ATHERTON WETLAND— 140th Street west of the Ely Blacktop has been flooding for a couple of weeks. The recent heavy rains, and those forecast for today and tomorrow are expected to create more flooding. The local result is the Atherton Wetland gets wet, holding water destined for the Coralville Lake, the Iowa River and beyond— serving its purpose in our owned and built environment.
June is a time of flooding, something Iowans are getting used to managing. The water is expected to flow over the 712 foot Coralville Lake spillway later this week, and the government is making preparations for the flood. In the personal world of quotidian affairs, the Ely blacktop is still open, and I should be able to make my way to Cedar Rapids later today to run errands.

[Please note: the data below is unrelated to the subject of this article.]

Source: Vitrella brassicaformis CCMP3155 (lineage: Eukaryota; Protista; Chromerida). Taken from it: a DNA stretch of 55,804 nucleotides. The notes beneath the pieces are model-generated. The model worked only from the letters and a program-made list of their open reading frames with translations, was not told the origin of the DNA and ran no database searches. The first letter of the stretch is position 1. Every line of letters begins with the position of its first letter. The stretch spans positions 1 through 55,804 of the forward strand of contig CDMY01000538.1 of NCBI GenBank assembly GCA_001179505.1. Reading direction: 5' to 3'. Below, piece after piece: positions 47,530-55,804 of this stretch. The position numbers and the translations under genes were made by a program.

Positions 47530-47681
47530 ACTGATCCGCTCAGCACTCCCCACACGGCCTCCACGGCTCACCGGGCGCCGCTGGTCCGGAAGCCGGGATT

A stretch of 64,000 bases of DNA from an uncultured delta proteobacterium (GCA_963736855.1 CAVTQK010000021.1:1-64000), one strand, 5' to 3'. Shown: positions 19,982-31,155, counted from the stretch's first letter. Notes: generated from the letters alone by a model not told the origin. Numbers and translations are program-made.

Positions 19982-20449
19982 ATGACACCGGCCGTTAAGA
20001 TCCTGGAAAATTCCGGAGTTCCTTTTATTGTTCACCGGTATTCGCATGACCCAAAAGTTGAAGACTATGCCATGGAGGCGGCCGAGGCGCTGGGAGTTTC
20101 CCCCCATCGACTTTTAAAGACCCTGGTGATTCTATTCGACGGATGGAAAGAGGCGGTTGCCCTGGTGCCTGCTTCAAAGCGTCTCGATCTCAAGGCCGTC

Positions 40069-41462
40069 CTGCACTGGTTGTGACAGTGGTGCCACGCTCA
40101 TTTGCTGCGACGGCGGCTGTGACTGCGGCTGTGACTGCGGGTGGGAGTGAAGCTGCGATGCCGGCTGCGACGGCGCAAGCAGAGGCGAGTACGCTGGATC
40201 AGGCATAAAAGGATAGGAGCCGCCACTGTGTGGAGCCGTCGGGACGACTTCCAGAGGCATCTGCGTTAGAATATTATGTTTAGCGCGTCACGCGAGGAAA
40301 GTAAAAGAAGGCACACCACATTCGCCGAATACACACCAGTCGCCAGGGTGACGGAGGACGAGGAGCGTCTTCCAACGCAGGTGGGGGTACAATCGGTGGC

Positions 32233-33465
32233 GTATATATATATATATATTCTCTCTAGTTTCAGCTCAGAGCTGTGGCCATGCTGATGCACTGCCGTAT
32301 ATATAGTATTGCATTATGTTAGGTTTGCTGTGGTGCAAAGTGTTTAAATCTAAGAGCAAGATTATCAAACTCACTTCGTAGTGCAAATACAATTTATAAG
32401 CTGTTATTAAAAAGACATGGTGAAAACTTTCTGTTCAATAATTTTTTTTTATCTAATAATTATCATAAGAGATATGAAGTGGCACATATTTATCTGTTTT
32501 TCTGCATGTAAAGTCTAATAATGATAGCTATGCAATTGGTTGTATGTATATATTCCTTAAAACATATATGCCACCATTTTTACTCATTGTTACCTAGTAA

Our lawn is lush, green and long— a habitat for birds, rabbits and other small mammals and amphibians. When the rain ends, it will be a four hour project to mow, bag and pile the grass clippings near the garden: a harvest of mulch for a garden that badly needs weed suppression. Garden weeds like rain as much as the lawn does.
It is just as well the rain came last weekend. There is plenty of inside work to do and the garden can be a distraction. This year, more than others, I feel a connection to the earth. Despite the rain, I harvested lettuce, arugula, spring garlic, chives, spring onions and radishes for our dinner salad. Perhaps it is the work on the farm and the understanding of where our food comes from that pulls me in. Perhaps something deeper.
Would I could let go and spend my days tending the garden and harvesting the produce of rain, sunlight, soil and biodiversity. For now, with the reality of flooding roads and other exigencies, that remains a dream.